All This, And Heaven Too (1940): Litvak’s Lavish Melodrama, Starring Bette Davis, Charles Boyer, and Barbara O’Neil in Oscar-Nominated Role

all_this_and_heaven_too_5The great Bette Davis reached her first peak as an actress between 1938 and 1942, during which she was nominated for four Oscar nominations, and won one Award, for Jezebel; Davis’ first Best Actress Oscar was in 1935 for “Dangerous.”

Most of these films were melodramas, or weepies, as they were then called, films targeted at women, hence the pejorative label “women’s pictures (what we now describe as chick flicks).

Based on the best-selling novel by Rachel Lyman Field, adapted to the screen by Casey Robinson, Anatole Litvak’s melodrama, All This and Heaven Too, is a nineteenth century tale of unrequited love.

Davis plays Mademoiselle Henriette Deluzy-Desportes, a French teacher at an American girls school. Confronted by a student with gossip about her past, she decides to tell them her life story.

A governess to the four children of the Duc de Praslin (Charles Boyer) and the Duchesse de Praslin (Barbara O’Neil) in Paris during the end of the Orleans regime.  The Duchesse’s erratic behavior leads to unhappy marriage, but the Duc remains loyal for sake of their children.

Through her selfless kindness, the governess wins the love of the children and their father, but also incurs the jealous hatred of their mother. She is forced to leave and the Duchess refuses to give her a letter of recommendation to future employers. The Duc confronts his wife and she invents alternate letters taking opposite attitudes. Her account enrages him and leads to her murder.

The Duc de Praslin is in a privileged position–his case can only be heard by other nobles. Initially, he refuses to confess his guilt or admit his love for Henriette–a way to protect her as she is under suspicion of complicity in the murder. Ultimately the Duc takes poison to prevent himself confessing the truth to the authorities; however, he lives long enough to reveal it to his servant Pierre (Harry Davenport), a kind man who had warned the governess to escape the de Praslin household. She is released by the authorities.

Henriette’s French class is moved by her account. She had been recommended for the teaching position “in the land of the free” by an American minister, Henry Field (Jeffrey Lynn), to whom she had expressed a loss of faith while in prison.  In the end, Field visits her in prison, in an effort to restore her faith and declare his love and friendship.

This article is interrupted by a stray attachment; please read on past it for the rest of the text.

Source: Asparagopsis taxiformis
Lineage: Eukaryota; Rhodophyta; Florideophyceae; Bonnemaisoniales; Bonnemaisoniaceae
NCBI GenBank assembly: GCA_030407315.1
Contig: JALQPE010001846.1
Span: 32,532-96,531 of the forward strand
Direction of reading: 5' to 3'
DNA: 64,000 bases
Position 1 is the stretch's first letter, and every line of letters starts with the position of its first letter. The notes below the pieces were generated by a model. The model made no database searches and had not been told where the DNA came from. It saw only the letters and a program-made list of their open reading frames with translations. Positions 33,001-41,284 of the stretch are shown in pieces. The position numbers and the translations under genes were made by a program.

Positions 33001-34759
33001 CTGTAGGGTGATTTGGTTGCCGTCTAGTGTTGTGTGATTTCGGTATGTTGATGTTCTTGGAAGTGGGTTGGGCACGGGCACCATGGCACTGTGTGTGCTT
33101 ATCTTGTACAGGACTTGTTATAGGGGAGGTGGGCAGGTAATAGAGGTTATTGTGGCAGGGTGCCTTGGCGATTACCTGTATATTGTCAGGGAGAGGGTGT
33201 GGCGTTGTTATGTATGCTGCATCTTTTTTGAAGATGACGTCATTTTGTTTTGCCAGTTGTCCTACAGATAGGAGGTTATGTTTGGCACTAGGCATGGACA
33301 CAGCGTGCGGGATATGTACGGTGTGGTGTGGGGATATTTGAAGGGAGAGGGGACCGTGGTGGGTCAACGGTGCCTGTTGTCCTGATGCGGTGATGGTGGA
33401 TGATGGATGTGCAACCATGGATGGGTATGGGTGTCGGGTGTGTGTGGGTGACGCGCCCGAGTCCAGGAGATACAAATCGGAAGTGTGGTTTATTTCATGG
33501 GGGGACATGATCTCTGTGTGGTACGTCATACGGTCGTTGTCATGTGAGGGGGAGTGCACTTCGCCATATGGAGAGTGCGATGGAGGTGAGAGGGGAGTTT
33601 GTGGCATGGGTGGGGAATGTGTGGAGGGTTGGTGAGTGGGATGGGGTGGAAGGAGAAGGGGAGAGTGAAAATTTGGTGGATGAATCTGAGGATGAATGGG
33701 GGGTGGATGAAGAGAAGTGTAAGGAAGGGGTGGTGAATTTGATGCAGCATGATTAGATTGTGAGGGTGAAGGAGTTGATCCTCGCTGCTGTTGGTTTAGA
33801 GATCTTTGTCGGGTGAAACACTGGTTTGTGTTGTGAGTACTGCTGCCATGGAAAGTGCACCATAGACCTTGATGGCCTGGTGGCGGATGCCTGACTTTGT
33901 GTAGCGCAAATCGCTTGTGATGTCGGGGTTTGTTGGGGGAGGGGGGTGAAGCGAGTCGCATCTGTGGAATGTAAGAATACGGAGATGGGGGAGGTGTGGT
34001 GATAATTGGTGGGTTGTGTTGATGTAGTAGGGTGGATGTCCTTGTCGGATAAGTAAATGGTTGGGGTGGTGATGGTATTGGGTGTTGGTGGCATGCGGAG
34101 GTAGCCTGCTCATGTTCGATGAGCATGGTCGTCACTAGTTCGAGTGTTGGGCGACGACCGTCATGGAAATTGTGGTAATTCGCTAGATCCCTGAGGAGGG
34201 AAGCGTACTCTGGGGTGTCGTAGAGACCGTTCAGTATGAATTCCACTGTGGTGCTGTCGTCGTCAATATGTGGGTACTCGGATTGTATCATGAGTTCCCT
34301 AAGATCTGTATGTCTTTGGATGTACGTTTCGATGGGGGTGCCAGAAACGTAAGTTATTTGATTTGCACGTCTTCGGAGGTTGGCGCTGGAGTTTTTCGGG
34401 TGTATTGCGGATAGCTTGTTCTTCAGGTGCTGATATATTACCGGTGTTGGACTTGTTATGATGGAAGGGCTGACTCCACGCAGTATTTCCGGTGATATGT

all_this_and_heaven_too_4Litvak treats the material with taste and restraint, and he gets good and subtle performances from the leads, as well as from the secondary actors, particularly Barbara O’Neil, as the Duke’s possessive and neurotic wife.

All the staples of a lavishly produced Warner melodrama are in evidence, from the lavish cinematography of Ernest Haller to the reliably moody score from Max Steiner, and lush costumes from Orry-Kelly.

Read about Bette Davis greatest performance ever in the 1950s Best Picture Oscar winner, All About Eve.

All About Eve (1950): Starring Bette Davis in her Best (but Snubbed) Performance


End Note:

Though Barbara O’Neill received a Supporting Actress Oscar nomination for this picture, she is still best known for playing Scarlett O’Hara’s mother in “Gone with the Wind,” made the year before.

all_this_and_heaven_too_posterOscar Alert

Oscar Nominations: 3

Picture, produced by Jack L. Warner and Hal B. Wallis, with David Lewis

Supporting Actress: Barbara O’Neil

Cinematography (b/w): Ernest Haller

Oscar Awards: None

Oscar Context

In 1940, the Best Picture Oscar went to Hitchcock’s first American movie, the gothic romance “Rebecca,” which also won the Cinematography award for George Barnes.

Better known as Scarlett O’Hara’s mother in “Gone With the Wind,” Barbara O’Neil lost the Supporting Actress Oscar to Jane Darwell in John Ford’s Depression-era drama, “The Grapes of Wrath,” starring Henry Fonda.


Henriette Deluzy Desportes (Bette Davis)

Duke De Praslin (Charles Boyer)

Reverend Henry Field (Jeffrey Lynn)

Duchesse De Praslin (Barabra O’Neill)

Louise (Virginia Weidler)

Pasquier (Walter Hampden)

Pierre (Harry Davenport)

Abbe Gallard (Fritz Leiber)

Madame Le Maire (Helen Westley)

Mademoiselle Maillard (Sibyl Harris)


Produced by David Lewis

Directed by Anatole Litvak.

Screenplay: Casey Robinson, based on the novel by Rachel Lyman Field.

Camera: Ernest Haller.

Editor: Warren Low.

Music: Max Steiner.

Art Direction: Carl Jules Weyl.

Costumes: Orry-Kelly.